King County Metro — which covers Seattle, Bellevue, and surrounding communities — is launching a pilot program for commuter shuttles shared by employers.
Mobility companies will be allowed to offer a micro-shuttle service for employees of two to five employers per route. Only employees of a designated consortium of employers will be allowed to use the shared shuttles. Each approved service will be permitted to operate for one year under the pilot.
Mobility companies can submit proposals to participate in the pilot through April 3. Metro plans to reach agreements with companies around mid-April.
Metro isn’t disclosing which companies have expressed interest in the pilot but Ford’s Chariot is a safe bet. The company is already operating its enterprise service in Seattle, allowing a handful of companies to ferry their employees back and forth from work in 14-seat Ford Transit Wagons. What’s novel about the King County Metro pilot is the ability for multiple employers to join together to offer commuting routes for employees. Chariot has expressed ambitious expansion plans for Seattle.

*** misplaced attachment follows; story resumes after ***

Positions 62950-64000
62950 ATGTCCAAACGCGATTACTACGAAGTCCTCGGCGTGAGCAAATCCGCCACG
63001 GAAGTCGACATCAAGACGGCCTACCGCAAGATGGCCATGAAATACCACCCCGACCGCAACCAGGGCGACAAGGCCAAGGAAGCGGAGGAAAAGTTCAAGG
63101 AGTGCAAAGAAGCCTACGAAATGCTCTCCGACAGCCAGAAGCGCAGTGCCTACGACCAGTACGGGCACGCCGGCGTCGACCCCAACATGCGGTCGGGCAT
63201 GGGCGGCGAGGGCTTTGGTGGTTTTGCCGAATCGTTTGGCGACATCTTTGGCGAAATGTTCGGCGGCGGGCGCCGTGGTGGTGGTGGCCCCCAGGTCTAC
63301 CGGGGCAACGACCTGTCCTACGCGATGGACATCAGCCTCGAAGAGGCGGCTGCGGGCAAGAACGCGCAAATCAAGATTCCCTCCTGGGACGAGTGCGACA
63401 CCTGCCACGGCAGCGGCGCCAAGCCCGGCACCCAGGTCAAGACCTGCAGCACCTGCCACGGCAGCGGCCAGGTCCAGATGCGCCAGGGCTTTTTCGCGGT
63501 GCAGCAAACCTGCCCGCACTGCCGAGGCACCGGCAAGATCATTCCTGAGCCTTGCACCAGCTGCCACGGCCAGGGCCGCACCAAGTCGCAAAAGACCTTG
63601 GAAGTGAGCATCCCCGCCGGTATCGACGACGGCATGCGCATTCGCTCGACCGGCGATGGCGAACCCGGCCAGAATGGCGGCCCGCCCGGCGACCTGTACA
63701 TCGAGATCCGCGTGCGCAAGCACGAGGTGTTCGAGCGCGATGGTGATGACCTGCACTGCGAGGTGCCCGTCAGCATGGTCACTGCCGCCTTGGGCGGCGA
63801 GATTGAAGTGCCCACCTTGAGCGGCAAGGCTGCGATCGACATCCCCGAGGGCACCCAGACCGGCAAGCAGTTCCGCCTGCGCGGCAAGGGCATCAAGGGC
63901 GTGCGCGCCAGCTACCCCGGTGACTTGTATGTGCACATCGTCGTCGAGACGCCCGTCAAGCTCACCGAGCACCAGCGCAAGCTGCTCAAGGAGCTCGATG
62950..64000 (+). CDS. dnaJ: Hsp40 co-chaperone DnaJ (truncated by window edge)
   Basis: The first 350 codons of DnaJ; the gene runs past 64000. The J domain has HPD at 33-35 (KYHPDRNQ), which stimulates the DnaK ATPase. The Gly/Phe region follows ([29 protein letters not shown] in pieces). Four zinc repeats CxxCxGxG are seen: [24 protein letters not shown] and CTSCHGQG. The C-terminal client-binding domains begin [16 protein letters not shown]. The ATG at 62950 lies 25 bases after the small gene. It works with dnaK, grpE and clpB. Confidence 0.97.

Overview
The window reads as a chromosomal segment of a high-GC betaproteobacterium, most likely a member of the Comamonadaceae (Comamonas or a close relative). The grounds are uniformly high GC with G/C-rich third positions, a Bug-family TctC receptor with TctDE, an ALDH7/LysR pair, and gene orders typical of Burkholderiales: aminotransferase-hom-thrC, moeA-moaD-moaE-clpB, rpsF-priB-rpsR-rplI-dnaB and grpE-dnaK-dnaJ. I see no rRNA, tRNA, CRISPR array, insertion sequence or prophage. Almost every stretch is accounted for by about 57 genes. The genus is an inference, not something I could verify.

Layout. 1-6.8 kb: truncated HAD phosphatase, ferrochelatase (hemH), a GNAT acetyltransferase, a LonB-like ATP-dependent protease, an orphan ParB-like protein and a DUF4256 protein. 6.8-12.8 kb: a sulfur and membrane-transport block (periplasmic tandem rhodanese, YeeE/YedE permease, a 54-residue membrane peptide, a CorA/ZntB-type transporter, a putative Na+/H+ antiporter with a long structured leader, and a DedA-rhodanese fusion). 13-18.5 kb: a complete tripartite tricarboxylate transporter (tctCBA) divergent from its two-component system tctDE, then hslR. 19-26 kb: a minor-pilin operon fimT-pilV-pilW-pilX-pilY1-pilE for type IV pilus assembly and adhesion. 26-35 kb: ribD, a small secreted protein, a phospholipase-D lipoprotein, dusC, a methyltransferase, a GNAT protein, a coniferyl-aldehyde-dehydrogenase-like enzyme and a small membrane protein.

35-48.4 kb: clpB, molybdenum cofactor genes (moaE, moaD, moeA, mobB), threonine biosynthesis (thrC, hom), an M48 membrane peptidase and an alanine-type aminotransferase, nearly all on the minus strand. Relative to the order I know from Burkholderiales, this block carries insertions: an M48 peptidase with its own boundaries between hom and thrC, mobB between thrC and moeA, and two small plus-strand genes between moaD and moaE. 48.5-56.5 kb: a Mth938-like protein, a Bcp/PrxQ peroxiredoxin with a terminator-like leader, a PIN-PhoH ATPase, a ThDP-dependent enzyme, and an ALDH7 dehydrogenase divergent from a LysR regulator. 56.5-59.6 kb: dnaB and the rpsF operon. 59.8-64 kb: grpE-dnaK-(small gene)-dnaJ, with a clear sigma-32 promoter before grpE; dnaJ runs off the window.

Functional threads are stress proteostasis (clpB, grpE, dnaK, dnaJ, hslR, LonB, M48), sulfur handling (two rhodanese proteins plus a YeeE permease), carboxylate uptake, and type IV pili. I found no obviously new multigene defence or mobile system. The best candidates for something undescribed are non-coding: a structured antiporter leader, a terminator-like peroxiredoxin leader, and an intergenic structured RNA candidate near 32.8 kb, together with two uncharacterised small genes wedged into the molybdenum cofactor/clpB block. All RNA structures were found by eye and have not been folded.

Companies like Chariot need Metro’s authorization to operate in Seattle because Washington state law defines the agency as the sole provider of public transportation in King County.
“Metro is exploring these partnerships to find new ways to connect people to transit service and provide customers with mobility options,” Metro’s General Manager Rob Gannon said in a statement. “This is the first of several steps as we build out the mobility network that our long-range plan demands.”